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 – Kimono 1 -

What kind of Kimono are there?
What kind of situations Kimono suit?

Kimono is the traditional costume of Japan.

Its feature is no tailoring; it is possible to be back to one piece of cloth by unthreading. (except Hakama.)

Anybody with various body styles can wear, but instead, it is hard to put on without learning a procedure because needing tips.

Young people hardly wear Kimono nowadays; there are some schools to teach how to put on Kimono.

There is only one shape of Kimono, but Kimono are divided into many kinds by its fabric, dyeing method and drawn patterns.

Each kind has a name, a rank and situations to put on.

Generally, femalefs Kimono are divided into eSome(Dyeing) no Kimonof and eOri(Weaving) no Kimonof.

Some no Kimono is the one which is drawn patterns after weaving a cloth. Its patterns are gorgeous and its rank is high.

Ori no Kimono is the one which is made with a cloth of dyed weaving yarn and it is used as a casual wear.

We speak about Some no Kimono this time.

The fabric is silk. There are some Kimono made with chemical fiber, but they are not formal.

Tomesode: The highest rank of femalefs Kimono.

It is worn by a married female; it has gorgeous drawn patterns only around hem and several family crests on the breast, the back and outside of the sleeves.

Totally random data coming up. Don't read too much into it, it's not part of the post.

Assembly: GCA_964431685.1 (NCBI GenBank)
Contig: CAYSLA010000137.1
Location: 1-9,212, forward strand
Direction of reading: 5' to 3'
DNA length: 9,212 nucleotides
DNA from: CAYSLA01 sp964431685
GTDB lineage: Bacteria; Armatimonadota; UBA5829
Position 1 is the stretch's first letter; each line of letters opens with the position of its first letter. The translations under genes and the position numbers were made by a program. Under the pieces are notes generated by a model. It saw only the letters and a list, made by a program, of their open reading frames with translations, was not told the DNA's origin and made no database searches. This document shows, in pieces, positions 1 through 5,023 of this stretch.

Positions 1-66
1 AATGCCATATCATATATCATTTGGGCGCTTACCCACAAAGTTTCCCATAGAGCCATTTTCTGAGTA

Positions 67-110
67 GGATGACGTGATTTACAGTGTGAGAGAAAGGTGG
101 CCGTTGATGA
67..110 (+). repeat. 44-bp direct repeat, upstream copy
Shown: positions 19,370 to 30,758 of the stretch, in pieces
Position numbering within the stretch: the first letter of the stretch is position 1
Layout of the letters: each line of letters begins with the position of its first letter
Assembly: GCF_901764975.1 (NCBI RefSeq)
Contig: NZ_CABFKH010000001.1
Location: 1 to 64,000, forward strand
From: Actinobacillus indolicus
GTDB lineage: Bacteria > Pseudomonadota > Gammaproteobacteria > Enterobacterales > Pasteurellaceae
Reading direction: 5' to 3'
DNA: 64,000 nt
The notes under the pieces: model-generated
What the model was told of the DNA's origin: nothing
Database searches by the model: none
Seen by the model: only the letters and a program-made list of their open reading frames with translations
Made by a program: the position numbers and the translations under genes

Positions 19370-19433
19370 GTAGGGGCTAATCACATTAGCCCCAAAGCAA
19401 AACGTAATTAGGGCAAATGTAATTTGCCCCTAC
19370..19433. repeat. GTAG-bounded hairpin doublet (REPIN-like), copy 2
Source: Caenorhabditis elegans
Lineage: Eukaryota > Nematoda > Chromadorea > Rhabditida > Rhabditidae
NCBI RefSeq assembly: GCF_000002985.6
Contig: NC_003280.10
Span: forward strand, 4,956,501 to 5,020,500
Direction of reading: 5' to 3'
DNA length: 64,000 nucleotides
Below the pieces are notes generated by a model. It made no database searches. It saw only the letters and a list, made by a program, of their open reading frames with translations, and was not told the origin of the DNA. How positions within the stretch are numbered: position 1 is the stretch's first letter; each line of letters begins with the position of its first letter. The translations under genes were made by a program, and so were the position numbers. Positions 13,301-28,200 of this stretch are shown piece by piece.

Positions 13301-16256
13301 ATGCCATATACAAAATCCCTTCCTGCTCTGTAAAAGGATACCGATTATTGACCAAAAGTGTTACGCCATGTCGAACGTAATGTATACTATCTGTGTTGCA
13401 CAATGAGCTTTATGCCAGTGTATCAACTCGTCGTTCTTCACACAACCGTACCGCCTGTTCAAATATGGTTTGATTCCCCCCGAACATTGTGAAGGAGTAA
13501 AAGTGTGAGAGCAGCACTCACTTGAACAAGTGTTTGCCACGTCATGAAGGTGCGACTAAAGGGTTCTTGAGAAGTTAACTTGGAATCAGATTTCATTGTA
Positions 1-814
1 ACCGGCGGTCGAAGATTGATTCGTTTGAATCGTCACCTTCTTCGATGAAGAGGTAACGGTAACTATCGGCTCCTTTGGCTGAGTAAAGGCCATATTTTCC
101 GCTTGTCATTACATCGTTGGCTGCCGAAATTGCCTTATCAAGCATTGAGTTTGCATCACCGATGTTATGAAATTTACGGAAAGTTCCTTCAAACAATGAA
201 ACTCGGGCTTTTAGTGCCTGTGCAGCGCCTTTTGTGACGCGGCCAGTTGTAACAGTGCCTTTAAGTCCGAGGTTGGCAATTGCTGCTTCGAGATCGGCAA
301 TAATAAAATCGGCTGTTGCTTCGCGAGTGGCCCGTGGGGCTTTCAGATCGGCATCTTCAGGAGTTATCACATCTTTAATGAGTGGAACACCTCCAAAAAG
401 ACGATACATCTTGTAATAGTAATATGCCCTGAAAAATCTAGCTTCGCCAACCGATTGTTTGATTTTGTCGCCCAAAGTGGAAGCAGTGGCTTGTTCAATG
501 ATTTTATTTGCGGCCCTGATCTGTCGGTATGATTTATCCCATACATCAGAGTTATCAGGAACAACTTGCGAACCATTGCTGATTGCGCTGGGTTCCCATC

The one which base color is black is worn by only couplefs families on the wedding ceremony.

Other base color Tomesode can be used for formal parties as a highest formal dress.

Furisode: The highest rank Kimono as same as Tomesode, but only unmarried females wear it.

It is so gorgeous due to its very long sleeves and full drawn patterns. Some married females wear it today.

Homongi: High rank Kimono next to Tomesode. It has full drawn patterns.

Tsukesage: Semiformal Kimono. The rank is lower and less drawn patterns comparing to Homongi.

Iromuji: Single colored and no drawn patterns Kimono. Putting the family crests makes iIromujifs rank higher; it is often used for Tea ceremonies.

Black Iromuji with family crests is particularly called Mofuku, it is worn by families of the deceased in the funeral.

Komon: The rank is low. It can not be used for formal situations, but used as a stylish cloth.

The number of people who wear Kimono reduced after WW II, but Kimono boom has come up and young people start to wear Kimono. You may have fun for watching the person who wears Kimono in the street.

We will introduce Ori no kimono and malefs Kimono at the next issue.
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